What is a Fixed Asset?
Fixed assets are company resources that are expected to take longer than 12 months to be converted into cash or have a useful life longer than 12 months.
🤔 Understanding fixed assets
A fixed asset is any item or resource of value that a company plans to keep or use for at least 12 months before it gains a benefit. Unlike current assets, fixed assets generally take longer than 12 months to turn into cash, be fully utilized, or generate revenue. Fixed assets may be physical assets (e.g., land, property, plant, and equipment) or intangible assets — those without a physical presence but still able to provide long-term revenue (e.g., trademarks, patents, goodwill). Some fixed assets, such as an operating lease or production equipment, are used in business operations, and others, such as undeveloped land or long-term investments, are not. Companies often record fixed assets as non-current assets on their balance sheets.
Let’s take a look at Starbucks’s fixed assets on its balance sheet for the quarter that ended December 29, 2019. You can see the wide range of fixed assets Starbucks holds (all values below are in millions):
Long-term investments $199.8 Equity investments $411.3 Property, plant and equipment, net $6,390.9 Operating lease, right-of-use asset $8,358.5 Deferred income taxes, net $1,731.4 Other long-term assets $484.7 Other intangible assets $739.1 Goodwill $3,515.9
By adding up all of these assets, you can determine that Starbucks held over $21.8 B worth of fixed assets in that quarter.
Fixed assets are like pearls…
It takes several years to create a quality pearl that may provide you with a handsome profit. The farming process for natural pearls takes much longer than 12 months and requires skill to maximize potential revenue. Similarly, fixed assets take a long time to create a benefit, as they are company resources that usually take at least 12 months to create value or generate a return.
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- What is a fixed asset?
- What are the types of fixed assets?
- How does a fixed asset work?
- What is the difference between fixed assets and current assets?
- What is the difference between fixed assets and non-current assets?
- Are intangible assets fixed or current assets?
- How do you calculate fixed assets?
- How do you read the fixed assets section on a balance sheet?
- What are the benefits of fixed assets?
What is a fixed asset?
A fixed asset is a resource that takes longer than 12 months to turn into cash, provide revenue or benefit, or be fully used. Fixed assets are also referred to as non-current assets to differentiate them from current assets — assets that can be turned into cash within one year.
On the balance sheet, you can typically find fixed assets below current assets. Examples of fixed assets include equipment, marketable securities, and operating leases.
Typically, all assets listed after the “total current assets” line item can be considered as fixed assets, including:
- Intangible assets: Resources that lack physical form and take longer than 12 months to convert into cash or become used up. Examples include prepaid contracts that still need to be delivered and computer software.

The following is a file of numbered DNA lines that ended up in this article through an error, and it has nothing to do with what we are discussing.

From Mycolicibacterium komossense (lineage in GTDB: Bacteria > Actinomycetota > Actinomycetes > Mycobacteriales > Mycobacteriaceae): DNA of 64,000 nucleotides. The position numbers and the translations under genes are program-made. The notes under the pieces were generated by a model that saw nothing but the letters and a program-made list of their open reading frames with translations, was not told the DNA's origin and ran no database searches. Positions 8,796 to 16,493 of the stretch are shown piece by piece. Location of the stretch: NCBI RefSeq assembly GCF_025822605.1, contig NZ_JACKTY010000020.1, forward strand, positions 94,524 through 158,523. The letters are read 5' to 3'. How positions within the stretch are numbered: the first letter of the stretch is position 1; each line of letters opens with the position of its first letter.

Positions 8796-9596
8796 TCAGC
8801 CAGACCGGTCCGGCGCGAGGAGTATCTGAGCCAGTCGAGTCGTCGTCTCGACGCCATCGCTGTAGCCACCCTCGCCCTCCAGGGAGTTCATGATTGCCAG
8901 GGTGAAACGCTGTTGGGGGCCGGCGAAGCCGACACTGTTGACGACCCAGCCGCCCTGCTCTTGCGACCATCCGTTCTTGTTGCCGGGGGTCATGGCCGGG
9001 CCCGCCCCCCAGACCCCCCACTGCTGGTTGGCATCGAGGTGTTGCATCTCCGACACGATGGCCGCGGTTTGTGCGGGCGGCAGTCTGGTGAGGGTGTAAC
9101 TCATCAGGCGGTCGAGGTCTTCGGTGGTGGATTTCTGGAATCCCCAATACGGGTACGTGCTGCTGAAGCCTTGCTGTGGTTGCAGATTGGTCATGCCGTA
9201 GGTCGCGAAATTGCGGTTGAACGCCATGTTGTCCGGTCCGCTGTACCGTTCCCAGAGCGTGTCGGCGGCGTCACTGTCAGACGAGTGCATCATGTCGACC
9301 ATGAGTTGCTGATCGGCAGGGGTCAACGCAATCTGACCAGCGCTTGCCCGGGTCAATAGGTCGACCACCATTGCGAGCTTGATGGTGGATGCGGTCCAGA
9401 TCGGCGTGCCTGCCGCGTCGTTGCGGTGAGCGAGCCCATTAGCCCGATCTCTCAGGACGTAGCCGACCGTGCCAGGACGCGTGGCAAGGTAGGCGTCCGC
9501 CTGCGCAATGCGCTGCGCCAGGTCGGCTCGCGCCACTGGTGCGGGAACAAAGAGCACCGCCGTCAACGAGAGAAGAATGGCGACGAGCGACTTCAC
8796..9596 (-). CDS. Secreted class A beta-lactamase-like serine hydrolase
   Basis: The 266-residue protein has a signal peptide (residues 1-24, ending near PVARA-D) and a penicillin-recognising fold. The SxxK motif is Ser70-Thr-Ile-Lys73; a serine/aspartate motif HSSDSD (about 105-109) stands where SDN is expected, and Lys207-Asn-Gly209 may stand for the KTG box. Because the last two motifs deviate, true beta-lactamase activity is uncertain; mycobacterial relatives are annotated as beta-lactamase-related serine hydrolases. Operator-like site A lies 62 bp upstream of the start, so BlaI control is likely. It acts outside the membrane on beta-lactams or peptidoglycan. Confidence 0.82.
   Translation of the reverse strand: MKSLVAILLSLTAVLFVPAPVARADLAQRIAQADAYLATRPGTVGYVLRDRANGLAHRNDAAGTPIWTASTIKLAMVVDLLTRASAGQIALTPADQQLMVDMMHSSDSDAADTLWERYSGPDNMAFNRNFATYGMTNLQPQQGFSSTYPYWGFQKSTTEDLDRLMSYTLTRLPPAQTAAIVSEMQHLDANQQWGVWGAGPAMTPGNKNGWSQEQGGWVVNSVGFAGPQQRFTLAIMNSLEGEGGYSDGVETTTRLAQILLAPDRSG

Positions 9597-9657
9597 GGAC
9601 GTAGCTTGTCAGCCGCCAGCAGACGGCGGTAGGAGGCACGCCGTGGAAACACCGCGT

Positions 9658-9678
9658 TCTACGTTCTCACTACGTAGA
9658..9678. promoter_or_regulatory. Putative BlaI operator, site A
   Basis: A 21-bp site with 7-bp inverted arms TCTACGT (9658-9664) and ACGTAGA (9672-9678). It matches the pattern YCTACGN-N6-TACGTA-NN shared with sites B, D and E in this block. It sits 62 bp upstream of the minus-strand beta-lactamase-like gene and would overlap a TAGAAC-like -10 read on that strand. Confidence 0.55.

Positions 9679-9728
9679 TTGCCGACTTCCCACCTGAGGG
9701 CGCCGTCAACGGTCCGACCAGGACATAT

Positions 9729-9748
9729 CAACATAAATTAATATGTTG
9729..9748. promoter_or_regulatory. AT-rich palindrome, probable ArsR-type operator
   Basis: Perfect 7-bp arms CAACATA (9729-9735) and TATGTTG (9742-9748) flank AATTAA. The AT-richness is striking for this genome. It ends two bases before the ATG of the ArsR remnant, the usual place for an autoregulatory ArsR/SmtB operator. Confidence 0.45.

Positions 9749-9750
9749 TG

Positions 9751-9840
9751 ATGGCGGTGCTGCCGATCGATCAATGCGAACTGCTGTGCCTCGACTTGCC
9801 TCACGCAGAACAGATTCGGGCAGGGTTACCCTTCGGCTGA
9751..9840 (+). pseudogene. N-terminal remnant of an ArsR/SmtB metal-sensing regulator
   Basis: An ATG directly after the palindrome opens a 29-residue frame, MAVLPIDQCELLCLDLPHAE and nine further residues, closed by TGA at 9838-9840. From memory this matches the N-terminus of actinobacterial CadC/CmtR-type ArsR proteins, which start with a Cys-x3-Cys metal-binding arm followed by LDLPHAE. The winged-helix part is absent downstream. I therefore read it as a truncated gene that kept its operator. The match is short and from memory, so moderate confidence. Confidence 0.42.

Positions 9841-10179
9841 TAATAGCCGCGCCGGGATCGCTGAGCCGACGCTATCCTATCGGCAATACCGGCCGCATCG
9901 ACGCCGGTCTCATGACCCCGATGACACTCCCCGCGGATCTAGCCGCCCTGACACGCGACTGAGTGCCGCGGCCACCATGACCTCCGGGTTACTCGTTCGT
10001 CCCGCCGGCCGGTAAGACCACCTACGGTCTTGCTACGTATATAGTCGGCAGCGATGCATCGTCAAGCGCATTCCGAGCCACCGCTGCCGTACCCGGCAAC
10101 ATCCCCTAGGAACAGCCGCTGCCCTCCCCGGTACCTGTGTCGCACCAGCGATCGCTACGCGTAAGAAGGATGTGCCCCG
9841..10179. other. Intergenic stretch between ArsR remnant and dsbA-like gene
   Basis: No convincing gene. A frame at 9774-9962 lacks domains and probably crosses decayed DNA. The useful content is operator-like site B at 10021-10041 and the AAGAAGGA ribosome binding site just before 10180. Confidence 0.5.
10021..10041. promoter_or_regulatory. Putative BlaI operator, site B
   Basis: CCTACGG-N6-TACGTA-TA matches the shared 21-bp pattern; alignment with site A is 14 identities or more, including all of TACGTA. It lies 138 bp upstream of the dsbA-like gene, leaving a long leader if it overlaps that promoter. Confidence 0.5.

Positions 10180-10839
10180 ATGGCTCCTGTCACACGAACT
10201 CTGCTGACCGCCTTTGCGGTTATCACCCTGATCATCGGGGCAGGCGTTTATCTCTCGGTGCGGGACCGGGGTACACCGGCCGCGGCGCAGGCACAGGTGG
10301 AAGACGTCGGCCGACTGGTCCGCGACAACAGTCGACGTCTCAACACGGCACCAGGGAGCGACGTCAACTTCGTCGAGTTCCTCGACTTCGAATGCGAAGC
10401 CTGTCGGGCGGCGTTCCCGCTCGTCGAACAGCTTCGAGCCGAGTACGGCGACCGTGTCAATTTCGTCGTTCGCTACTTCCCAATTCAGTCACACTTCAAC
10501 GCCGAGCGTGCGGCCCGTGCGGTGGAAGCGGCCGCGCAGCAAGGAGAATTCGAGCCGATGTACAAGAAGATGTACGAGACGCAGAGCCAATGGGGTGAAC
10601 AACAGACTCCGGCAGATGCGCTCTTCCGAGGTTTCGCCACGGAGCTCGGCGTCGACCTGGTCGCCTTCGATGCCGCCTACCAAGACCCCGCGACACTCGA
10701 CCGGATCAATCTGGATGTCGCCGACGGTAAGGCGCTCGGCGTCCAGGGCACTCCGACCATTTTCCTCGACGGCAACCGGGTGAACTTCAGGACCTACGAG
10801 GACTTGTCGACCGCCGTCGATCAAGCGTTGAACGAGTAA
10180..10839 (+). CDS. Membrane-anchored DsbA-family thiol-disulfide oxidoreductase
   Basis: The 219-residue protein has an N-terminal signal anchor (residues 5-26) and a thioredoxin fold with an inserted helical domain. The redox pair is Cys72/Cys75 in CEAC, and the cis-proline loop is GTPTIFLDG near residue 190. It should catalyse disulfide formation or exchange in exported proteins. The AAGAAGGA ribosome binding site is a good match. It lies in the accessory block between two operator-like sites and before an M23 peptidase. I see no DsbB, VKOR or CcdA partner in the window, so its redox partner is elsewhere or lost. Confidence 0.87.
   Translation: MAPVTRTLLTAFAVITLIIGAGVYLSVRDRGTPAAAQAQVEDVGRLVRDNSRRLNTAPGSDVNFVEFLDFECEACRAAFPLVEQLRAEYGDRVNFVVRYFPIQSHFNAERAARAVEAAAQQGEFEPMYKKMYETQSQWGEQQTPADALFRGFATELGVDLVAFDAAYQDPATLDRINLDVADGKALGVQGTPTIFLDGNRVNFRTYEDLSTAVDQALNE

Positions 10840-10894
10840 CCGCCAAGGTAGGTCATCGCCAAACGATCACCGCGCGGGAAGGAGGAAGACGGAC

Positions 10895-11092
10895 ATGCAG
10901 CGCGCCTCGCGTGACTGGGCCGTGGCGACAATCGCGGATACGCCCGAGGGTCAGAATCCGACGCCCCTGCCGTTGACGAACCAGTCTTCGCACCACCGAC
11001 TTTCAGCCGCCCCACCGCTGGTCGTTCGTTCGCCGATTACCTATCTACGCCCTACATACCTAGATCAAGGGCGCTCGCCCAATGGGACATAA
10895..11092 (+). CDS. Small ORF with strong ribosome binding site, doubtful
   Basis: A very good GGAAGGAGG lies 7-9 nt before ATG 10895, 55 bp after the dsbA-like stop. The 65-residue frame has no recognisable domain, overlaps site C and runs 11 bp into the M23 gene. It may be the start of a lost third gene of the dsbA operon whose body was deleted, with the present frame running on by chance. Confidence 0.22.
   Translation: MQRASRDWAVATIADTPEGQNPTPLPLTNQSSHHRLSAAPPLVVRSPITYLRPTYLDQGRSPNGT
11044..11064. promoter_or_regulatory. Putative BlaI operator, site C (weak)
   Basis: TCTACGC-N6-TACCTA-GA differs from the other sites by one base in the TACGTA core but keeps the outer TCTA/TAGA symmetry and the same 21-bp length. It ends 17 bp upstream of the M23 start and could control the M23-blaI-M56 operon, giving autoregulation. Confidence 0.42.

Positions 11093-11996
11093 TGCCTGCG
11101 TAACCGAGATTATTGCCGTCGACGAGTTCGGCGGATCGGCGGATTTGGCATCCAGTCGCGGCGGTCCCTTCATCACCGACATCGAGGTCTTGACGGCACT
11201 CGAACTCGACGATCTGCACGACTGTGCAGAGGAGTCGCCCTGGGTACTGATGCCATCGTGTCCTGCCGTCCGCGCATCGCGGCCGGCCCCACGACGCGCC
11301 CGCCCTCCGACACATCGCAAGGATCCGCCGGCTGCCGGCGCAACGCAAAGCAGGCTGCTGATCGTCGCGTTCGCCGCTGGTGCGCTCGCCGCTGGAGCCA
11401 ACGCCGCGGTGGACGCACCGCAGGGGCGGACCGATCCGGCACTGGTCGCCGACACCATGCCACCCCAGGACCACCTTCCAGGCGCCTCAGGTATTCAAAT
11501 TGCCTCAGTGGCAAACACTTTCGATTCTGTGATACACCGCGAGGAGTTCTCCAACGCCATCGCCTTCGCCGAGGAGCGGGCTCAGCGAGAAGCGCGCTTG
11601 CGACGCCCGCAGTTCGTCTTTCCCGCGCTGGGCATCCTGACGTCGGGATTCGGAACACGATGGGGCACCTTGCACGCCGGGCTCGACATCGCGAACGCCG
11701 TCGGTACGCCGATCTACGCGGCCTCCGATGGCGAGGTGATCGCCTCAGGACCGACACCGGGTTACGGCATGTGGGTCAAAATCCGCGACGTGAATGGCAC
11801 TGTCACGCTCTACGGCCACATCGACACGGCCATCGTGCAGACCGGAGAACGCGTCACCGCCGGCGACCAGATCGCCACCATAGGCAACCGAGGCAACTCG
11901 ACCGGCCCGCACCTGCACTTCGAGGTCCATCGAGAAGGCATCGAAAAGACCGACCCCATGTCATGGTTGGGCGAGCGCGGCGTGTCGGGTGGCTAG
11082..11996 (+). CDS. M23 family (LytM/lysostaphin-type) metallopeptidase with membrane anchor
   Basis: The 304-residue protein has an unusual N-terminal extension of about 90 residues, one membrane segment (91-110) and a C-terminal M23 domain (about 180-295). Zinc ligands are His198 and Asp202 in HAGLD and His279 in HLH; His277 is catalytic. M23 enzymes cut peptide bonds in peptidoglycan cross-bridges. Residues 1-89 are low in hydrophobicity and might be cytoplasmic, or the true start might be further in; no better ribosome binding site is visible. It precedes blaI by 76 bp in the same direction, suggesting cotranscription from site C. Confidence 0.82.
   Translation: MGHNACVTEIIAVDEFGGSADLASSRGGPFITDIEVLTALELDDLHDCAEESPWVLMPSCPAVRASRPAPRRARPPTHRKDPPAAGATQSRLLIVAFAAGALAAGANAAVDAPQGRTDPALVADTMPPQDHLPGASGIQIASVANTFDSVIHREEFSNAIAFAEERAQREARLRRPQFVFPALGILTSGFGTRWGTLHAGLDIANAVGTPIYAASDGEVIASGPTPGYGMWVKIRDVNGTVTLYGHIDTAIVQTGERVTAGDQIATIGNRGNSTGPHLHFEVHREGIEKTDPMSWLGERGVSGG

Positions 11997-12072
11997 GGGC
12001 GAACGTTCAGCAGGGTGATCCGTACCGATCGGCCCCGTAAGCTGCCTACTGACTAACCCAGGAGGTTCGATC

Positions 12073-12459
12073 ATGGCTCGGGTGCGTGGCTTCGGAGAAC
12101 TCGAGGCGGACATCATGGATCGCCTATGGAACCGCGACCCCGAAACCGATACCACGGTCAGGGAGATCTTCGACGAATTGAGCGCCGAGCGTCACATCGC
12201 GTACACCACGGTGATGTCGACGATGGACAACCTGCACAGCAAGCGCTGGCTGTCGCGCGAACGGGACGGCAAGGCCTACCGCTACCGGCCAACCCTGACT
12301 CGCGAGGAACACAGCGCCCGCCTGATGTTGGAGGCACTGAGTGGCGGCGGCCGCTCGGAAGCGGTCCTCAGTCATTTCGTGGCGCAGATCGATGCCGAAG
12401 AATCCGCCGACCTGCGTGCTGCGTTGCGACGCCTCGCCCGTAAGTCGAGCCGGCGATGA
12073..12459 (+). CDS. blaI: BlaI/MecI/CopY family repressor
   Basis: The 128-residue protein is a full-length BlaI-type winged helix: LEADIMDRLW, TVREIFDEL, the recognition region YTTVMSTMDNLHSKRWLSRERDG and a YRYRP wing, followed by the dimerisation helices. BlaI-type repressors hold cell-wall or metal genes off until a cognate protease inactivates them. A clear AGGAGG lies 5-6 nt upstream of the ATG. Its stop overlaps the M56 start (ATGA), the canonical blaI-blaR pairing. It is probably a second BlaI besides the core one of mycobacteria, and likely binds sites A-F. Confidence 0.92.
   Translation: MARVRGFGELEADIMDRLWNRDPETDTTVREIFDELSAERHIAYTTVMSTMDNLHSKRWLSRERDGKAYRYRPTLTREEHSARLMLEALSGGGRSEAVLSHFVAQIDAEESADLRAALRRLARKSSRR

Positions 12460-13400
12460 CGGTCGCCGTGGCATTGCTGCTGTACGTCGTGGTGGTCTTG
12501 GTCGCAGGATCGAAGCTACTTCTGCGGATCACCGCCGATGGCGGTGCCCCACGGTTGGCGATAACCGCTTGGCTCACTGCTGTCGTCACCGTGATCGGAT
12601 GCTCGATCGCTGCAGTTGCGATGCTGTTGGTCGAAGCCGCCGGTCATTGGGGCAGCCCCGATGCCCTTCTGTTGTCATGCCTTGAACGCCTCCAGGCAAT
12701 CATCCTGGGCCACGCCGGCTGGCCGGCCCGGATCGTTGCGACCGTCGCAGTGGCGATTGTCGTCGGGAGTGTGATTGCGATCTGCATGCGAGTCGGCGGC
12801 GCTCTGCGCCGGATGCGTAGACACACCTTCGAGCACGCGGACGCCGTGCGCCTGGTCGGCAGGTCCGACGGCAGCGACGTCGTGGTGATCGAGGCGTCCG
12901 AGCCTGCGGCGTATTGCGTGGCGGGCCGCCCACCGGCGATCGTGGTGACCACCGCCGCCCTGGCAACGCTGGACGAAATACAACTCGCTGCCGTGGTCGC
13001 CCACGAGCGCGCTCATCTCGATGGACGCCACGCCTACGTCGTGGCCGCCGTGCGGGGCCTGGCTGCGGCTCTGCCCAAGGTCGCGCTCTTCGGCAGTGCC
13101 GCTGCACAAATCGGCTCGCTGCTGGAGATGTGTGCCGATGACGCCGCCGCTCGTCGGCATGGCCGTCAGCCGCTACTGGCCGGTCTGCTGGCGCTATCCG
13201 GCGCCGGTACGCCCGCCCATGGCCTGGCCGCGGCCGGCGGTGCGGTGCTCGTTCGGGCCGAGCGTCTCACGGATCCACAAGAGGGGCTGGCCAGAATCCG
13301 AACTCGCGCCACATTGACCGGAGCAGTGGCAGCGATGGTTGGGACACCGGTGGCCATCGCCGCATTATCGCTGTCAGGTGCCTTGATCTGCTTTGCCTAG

- Goodwill: A special type of intangible asset that is quantified as the difference between a company’s purchase price and the fair market value of its net assets. Examples of goodwill include reputation and brand recognition.
What are the types of fixed assets?
Fixed assets can often be categorized in either of two ways: operating vs. non-operating, or physical vs. intangible.
Operating vs. non-operating fixed assets
Fixed assets can be classified into operating assets — resources used in direct business activities to generate revenue — and non-operating assets.
Examples of operating fixed assets include:
- Furniture, fixtures, and equipment (FF&E): Business property not permanently connected to a building, such as office furniture, partitions, and equipment used in the operations of a company.
- Buildings: Real estate properties used for business operations.
- Vehicles: Transportation equipment used in business operations.
Examples of non-operating fixed assets include:
- Vacant land: An undeveloped land parcel owned by a company.
- Long-term investments: Company investments with a holding period over 12 months or that would take over a year to turn into cash.
Physical vs. intangible fixed assets
Fixed assets can also be classified into physical assets (also referred to as tangible assets) and intangible assets — items that can’t be touched, felt, or seen because they don’t have a physical form.
Examples of physical fixed assets include:
- Land: Real estate owned by a company.
- Buildings: Roofed and walled structure owned by a company.
- Property, plant, and equipment (PP&E): Company-owned fixed, tangible assets that are not easy to liquidate.
Examples of intangible fixed assets include:
- Goodwill: The premium between the total value of all company assets and the fair market value of that company when another company buys it.
- Brand: A specific phrase, word, symbol, or logo that legally makes a product different from all of its peers.
- Research & development: Also referred to as R&D, research & development expenses incurred when innovating to improve products or processes.
A fixed asset may be classified in more than one category. For example, long-term investments are both physical fixed assets and non-operating fixed assets.